Sunday 13 March 2022

coconut tres leches cake

Tres leches cake is a Latin American delight, an airy sponge cake soaked with a mixture of 3 milks; condensed, evaporated and regular. The cake is essentially a chiffon sponge, be still my beating heart, and requires a little babying to achieve its airy lightness. A plain aluminium 8 by 2 inch sandwich pan is ideal, you want the cake to stick to the pan; once cooked the cake is inverted to cool, then cut from the pan. It's worth the fiddling, after its overnight in the fridge you'll have a cake that's wonderfully soft and light, creamy and moist, so moist it sometimes sits in a puddle, yet slices like a dream. It's a conundrum, and I'm happily confounded.

I used to steer well clear of "soggy sponge" but this, like tiramisu and the famed flour and stone lamington is not wet, but more damp, with a beautifully soft texture equally suited to a fork or spoon. This version is flavoured with coconut extract and vanilla, swaps the evaporated milk for coconut milk, and is topped with whipped cream and crisp toasted coconut flakes, tres leches, tres coco! 

Take care with the milk mixture, the thickness of both the coconut and condensed milk can vary. You are looking for the consistency of regular pouring (single) cream, adjust as you go, thinning with regular milk where necessary, but remember to use a maximum of 210ml for the soak.

This cake was developed for Harris Farm Markets all the ingredients can be found in store, and home delivered, which is fabulous if like us you are stuck in covid isolation...



3 eggs, separated
120g caster, halved
80g plain flour
3/4 tsp (3g) baking powder
pinch salt
1/2 tsp vanilla paste
1/2 tsp coconut extract
55ml full fat milk
200ml thickened cream, whipped to soft peaks
2 tbsp (10g) coconut flakes
2 tbsp (10g) desiccated coconut


90ml coconut milk
90ml condensed milk
30ml milk

• preheat oven to 170ºC fan, cut a circle of baking paper to fit a not non stick 8 inch sandwich cake pan, set aside
• whisk egg whites on medium high to soft peaks, slowly add 60g caster sugar and whisk to firm peaks
• tip the flour, baking powder and salt into a small bowl, whisk briefly to combine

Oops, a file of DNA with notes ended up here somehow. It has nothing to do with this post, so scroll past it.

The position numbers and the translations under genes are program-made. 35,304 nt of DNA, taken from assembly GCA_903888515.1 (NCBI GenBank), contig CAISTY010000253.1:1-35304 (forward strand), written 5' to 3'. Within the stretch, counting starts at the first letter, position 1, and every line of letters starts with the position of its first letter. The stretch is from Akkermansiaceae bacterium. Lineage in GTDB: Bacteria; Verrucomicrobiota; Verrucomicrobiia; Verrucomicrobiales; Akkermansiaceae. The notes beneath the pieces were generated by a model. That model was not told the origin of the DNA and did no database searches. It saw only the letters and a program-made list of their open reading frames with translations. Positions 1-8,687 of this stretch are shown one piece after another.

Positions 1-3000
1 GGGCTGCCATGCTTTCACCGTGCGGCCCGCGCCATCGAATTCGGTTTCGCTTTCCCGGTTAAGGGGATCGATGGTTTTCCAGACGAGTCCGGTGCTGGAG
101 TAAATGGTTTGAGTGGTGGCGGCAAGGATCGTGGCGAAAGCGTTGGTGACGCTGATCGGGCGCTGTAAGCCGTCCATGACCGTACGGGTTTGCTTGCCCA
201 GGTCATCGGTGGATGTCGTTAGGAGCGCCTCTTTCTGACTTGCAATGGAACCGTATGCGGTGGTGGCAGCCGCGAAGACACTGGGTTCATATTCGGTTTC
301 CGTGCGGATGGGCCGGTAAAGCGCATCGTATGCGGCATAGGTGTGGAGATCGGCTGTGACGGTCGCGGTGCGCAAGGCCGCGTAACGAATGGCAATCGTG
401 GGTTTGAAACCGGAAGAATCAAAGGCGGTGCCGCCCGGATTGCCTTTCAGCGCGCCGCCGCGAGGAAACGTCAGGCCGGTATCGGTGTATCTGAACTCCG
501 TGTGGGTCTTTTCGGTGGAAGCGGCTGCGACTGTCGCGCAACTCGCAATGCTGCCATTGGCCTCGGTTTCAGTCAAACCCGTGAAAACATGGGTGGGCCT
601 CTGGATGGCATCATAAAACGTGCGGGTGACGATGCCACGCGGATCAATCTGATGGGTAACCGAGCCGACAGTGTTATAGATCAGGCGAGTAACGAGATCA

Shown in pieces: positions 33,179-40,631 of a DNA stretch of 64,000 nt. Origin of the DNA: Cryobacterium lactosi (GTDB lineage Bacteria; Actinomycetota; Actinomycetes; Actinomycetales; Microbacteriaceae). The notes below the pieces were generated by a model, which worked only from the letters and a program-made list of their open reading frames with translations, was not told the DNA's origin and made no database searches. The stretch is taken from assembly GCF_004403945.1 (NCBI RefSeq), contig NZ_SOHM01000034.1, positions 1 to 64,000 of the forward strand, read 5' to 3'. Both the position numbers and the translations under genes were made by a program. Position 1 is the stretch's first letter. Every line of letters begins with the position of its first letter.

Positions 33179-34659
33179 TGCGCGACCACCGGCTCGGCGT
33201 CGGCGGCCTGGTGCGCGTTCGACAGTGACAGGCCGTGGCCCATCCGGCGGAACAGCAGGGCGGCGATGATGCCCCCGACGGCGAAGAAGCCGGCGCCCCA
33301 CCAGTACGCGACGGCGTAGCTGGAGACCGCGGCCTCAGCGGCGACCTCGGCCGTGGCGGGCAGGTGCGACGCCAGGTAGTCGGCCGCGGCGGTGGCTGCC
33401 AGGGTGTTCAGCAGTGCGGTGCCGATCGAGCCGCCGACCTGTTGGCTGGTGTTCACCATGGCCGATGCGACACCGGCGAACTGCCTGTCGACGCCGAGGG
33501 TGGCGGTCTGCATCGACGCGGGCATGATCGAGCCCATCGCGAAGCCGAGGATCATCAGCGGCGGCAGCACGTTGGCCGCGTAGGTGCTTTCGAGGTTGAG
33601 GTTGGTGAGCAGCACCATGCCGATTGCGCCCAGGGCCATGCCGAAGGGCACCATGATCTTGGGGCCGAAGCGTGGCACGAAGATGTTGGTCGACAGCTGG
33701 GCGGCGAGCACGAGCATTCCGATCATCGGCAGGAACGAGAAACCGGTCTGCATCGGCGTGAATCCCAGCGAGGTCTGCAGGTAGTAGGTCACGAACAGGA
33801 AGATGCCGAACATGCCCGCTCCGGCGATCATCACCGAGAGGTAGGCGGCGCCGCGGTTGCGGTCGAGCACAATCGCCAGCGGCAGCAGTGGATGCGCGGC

• in another bowl, use a stand mixer with the paddle attachment if you have one, beat the egg yolks with the remaining 60g of sugar until pale, thick and creamy. Add the vanilla paste, coconut extract, and milk, mix to combine, then sift in the flour mixture, and mix until smooth
• add 1/3 egg whites to the batter, fold through, add the remaining egg whites, gently folding until there are no streaks of white
• drop a heaped teaspoon of cake batter into the cake pan, use a pastry brush to spread almost to the edge, then press the baking paper on top. Tip the cake batter into the pan, bake in the centre of your oven for 20-25 minutes, until a cake tester comes out cleanly
• remove the cake from the oven and immediately invert the pan onto a wire rack to cool. Cooling the cake upside down helps prevent it shrinking, keeping the cake super light and moist
• while the cake cools, make the soak. Whisk the 3 milks together until smooth, set aside
• when the cake has cooled completely, run a sharp knife around the inside of the cake tin, then ease a palette knife down the side of the cake and between the baking paper and the base of the tin, gently wiggling to lever the cake out
• set the cake aside while you wash and dry the cake tin, then return the cake to the tin and carefully poke all over with a skewer. Pour half of the milk mix over the cake, leave to soak for 5 minutes, then pour the remaining milk over. Cover the cake and refrigerate for at least 4 hours, overnight is ideal.
• half and hour or so before you want to serve the cake, spread the coconut flakes and desiccated coconut onto a lined baking tray, toast in a 180ºC fan oven for 5-10 minutes until lightly golden, watch like a hawk as it colours very quickly, leave to cool 
• when you ready to serve, top the cake with the whipped cream and sprinkle with toasted coconut
• keep leftovers covered in the fridge for up to 3 days

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